Django Extending User model

Django only provides bare minimum fields in the User model to get you started, but it also gives you full power to extend the User model to suit your application needs.

Recall that by default User model contains the following fields:

  1. username
  2. first_name
  3. last_name
  4. email
  5. password
  6. last_login
  7. is_active
  8. is_staff
  9. is_superuser
  10. date_joined

The first step in extending a User model is to create a new model with all the additional fields you want to store. To associate our new model with the User model define a OneToOneField containing a reference to the User model in our new model.

Open blog’s models.py and modify Author model as follows:

TGDB/django_project/blog/models.py

Here we have defined two extra fields, namely activation_key and email_validated. Each of these fields does the following:

Field Description
activation_key It stores a random unique key sent during email verification. The user must click on the link containing activation_key to activate the account.
email_validated The email_validated field stores boolean data i.e 0 or 1. If an account is validated it contains 1. Otherwise, 0.

Before we run makemigration command comment out the AuthorAdmin class and also remove it from the admin.site.register() function. At this point, blog’s admin.py should look like this:

TGDB/django_project/blog/admin.py

In the terminal or command prompt, create new migration file by executing the following command:

When asked for Did you rename author.active to author.email_validated (a BooleanField)? [y/N], hit N or n.

Finally, commit the changes using python manage.py migrate command.

Let’s update our cadmin’s register() view to send email verification to the newly created accounts.

TGDB/django_project/cadmin/views.py

Here is rundown of the changes we have made in register() view:

1. In line 18, we are creating an activation_key based upon the username entered using generate_activation_key() helper function. The generate_activation_key() function is defined in helpers.py file as follows:

TGDB/django_project/django_project/helpers.py

2. In line 29, we are sending email verification using send_email() function. The syntax of send_mail() function is:

On success, it returns 1, otherwise 0.

If an error is encountered while sending email verification we set error to True.

3. If no error is encountered while sending an email then we proceed to create new User. Notice how we are saving the additional User data into the database.

In lines 37-42, we are using create_user() method to save built-in fields of User model. At this point, additional user data like activation_key and email_validated is not yet saved into the database. In lines 45 and 46, we are setting values to activation_key and user field. And in line 47, we are saving additional User data by calling save() method on the Author object.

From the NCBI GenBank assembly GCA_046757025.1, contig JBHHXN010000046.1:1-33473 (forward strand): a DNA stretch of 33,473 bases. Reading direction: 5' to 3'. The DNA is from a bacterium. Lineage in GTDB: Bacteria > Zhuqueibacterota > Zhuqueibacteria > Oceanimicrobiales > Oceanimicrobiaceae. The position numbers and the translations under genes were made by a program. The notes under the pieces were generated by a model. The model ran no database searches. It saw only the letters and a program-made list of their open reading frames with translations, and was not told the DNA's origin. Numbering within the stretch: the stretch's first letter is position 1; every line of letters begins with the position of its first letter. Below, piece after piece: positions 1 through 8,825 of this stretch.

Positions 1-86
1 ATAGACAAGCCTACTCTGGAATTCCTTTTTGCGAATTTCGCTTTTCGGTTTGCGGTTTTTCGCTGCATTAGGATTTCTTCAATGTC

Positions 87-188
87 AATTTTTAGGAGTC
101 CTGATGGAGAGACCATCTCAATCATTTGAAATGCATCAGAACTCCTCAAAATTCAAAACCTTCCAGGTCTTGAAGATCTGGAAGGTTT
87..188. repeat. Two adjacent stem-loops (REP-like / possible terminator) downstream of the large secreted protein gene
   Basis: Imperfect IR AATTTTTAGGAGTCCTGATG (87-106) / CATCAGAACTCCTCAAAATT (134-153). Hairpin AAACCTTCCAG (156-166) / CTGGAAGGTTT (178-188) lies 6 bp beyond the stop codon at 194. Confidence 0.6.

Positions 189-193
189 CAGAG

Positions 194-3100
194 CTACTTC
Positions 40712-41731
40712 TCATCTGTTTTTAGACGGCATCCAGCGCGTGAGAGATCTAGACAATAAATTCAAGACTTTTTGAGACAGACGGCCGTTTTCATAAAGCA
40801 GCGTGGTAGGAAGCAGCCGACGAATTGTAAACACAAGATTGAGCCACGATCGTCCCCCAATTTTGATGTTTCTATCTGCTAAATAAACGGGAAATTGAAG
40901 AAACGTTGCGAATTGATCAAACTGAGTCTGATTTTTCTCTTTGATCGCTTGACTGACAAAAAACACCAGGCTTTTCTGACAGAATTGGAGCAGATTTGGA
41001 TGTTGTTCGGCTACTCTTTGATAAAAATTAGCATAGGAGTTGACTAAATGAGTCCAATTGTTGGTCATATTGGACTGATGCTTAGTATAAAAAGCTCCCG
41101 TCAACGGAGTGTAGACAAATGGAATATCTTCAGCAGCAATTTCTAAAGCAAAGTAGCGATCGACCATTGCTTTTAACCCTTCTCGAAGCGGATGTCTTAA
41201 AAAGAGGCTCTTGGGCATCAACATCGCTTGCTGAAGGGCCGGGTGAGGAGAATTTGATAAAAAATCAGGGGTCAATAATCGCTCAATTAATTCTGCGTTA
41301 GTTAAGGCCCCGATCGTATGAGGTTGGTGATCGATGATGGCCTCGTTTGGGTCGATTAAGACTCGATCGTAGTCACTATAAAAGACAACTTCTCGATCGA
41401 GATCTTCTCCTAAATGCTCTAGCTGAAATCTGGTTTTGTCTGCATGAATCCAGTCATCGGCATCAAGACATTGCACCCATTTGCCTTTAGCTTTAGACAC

Next, add another view called activate_account() in cadmin’s views.py file, whose job is to set is_active and email_validated field to True when the user clicks on the verification link in the email.

TGDB/django_project/cadmin/views.py

Create a new template activated.html for activate_account() view and add the following code to it:

TGDB/django_project/cadmin/templates/cadmin/activated.html

Finally, add a URL pattern named activate just above the register URL pattern in cadmin’s urls.py file as follows:

TGDB/django_project/cadmin/urls.py

Our user registration form is now ready. Visit http://127.0.0.1:8000/cadmin/register/ and create a new user.

If registration succeeds, you will be greeted with a success message and email containing a verification link will be sent to the email id provided at the time of registration.

To verify your account click on the verification link and you will be greeted with “Account successfully verified. Please login.” message.

Your account is now active and can be used to login. Visit http://127.0.0.1:8000/cadmin/login/ and login with your newly created account.

If user registration failed due to duplicate username/email or unmatching password the form will display validation errors like this:

In case, Django unable to send email verification then you will get an error like this:

Removing obsolete data

If you now visit post add or update page you will notice an error like this:

The problem is that in the process of committing changes to the Author model our last migration also has removed all the authors from the blog_authors table. Only the authors which we created via User Registration form after updating Author models are valid.

To fix the issue, designate all the posts to author(s) which is connected to the User model. In my case, I am designating all post to an author whose username is charmander. To do so, execute the following SQL.

The exact author_id may vary.

Finally, delete all the posts authors which are not connected to the User model.

While we are at it, let’s update author of category and tags too:

Visit post add or post update page and the error would have gone.

Note: To checkout this version of the repository type git checkout 33a.

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